When I was planning my archaeological trip to Sardinia I discovered, thanks to vici.org (an Archaeological Atlas of Antiquity I have mentioned here before), that there were many Roman bridges still standing all across the country. Some are left abandoned and almost completely covered with vegetation but others are perfectly preserved. Ancient Roman bridges are an exceptional feat of Roman construction and, as I said before, I hold a certain fascination for these impressive ancient structures. I previously wrote about the Roman bridges I saw in Portugal here and in Southern France here.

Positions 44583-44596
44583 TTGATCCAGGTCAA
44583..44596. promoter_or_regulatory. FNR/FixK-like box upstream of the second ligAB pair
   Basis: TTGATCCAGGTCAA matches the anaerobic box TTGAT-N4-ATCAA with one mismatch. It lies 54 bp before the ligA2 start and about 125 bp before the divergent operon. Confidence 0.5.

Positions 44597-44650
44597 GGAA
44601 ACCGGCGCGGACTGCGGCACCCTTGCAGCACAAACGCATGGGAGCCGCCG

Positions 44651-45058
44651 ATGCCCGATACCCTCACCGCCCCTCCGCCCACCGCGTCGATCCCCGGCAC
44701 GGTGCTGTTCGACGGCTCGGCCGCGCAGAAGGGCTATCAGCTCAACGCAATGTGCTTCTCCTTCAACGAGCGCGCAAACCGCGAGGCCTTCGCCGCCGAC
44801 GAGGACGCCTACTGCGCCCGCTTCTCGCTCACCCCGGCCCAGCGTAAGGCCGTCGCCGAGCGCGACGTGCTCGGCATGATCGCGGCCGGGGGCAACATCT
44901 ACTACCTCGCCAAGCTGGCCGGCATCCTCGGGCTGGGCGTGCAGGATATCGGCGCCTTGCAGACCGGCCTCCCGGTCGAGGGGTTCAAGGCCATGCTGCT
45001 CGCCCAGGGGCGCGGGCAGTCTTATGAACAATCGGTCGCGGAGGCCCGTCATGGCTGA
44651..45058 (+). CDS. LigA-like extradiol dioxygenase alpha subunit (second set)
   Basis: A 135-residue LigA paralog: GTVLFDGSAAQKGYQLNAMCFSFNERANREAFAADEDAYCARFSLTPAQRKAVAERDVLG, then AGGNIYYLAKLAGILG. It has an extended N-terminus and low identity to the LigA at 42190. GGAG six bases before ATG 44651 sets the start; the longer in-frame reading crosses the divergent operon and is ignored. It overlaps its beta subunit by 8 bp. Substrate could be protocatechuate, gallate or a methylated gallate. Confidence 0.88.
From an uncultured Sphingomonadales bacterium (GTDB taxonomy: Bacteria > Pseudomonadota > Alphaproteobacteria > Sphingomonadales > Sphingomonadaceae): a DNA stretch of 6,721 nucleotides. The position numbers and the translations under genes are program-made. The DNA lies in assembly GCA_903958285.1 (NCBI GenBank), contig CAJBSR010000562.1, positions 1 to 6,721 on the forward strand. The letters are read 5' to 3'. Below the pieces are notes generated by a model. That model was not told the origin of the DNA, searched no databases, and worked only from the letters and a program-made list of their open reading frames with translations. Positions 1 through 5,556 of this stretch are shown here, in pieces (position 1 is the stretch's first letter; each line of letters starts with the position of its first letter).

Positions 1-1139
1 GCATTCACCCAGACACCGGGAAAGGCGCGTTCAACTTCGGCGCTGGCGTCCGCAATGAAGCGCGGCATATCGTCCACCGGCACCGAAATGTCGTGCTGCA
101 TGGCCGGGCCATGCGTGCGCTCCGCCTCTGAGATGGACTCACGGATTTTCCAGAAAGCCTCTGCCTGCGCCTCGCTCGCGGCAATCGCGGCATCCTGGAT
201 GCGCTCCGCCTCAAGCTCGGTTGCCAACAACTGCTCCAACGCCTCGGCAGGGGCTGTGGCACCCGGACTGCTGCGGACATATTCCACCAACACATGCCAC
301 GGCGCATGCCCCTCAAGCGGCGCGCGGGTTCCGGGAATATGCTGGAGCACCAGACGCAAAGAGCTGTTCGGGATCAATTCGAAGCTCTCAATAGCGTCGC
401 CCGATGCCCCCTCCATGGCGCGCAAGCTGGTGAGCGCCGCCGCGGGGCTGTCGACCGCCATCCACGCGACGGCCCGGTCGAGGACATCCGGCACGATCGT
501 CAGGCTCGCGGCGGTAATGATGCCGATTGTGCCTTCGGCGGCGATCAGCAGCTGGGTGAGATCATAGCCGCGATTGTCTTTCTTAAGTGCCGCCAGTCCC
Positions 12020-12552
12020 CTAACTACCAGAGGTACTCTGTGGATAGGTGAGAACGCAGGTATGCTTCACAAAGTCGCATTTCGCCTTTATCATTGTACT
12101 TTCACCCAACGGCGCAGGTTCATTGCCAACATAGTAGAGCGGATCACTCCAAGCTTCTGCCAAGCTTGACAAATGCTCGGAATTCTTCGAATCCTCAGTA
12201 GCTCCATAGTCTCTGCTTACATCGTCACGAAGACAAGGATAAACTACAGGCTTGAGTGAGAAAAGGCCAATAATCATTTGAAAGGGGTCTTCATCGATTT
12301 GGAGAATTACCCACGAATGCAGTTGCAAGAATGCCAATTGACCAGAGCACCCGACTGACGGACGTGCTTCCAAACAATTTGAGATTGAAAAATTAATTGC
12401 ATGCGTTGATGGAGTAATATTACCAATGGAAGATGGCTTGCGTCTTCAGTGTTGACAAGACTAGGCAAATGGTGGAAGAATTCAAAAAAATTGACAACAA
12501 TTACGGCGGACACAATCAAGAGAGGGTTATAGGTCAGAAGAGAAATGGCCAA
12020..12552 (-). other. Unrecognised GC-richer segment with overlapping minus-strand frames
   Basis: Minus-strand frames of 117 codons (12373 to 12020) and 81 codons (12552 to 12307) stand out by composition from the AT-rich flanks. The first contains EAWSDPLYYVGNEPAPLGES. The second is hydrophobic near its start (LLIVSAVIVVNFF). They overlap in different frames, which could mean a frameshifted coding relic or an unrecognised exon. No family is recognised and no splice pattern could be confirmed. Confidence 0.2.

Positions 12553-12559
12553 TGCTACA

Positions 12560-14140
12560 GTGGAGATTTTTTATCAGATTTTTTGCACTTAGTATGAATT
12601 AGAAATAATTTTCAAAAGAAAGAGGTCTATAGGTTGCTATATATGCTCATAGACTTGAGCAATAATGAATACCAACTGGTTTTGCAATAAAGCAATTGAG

When the Romans began their conquest of Sardinia in 238 BC, there was already a road network built by the Punic who had inhabited the island since around 550 BC. However the Punic road network was only linking the coastal towns, leaving out the interior of the island completely. The Romans built four major roads (viae principales): two along the coasts and two inland, all with north-south direction. The road network, initially built for military reasons, was then maintained and restored continuously for economic reasons.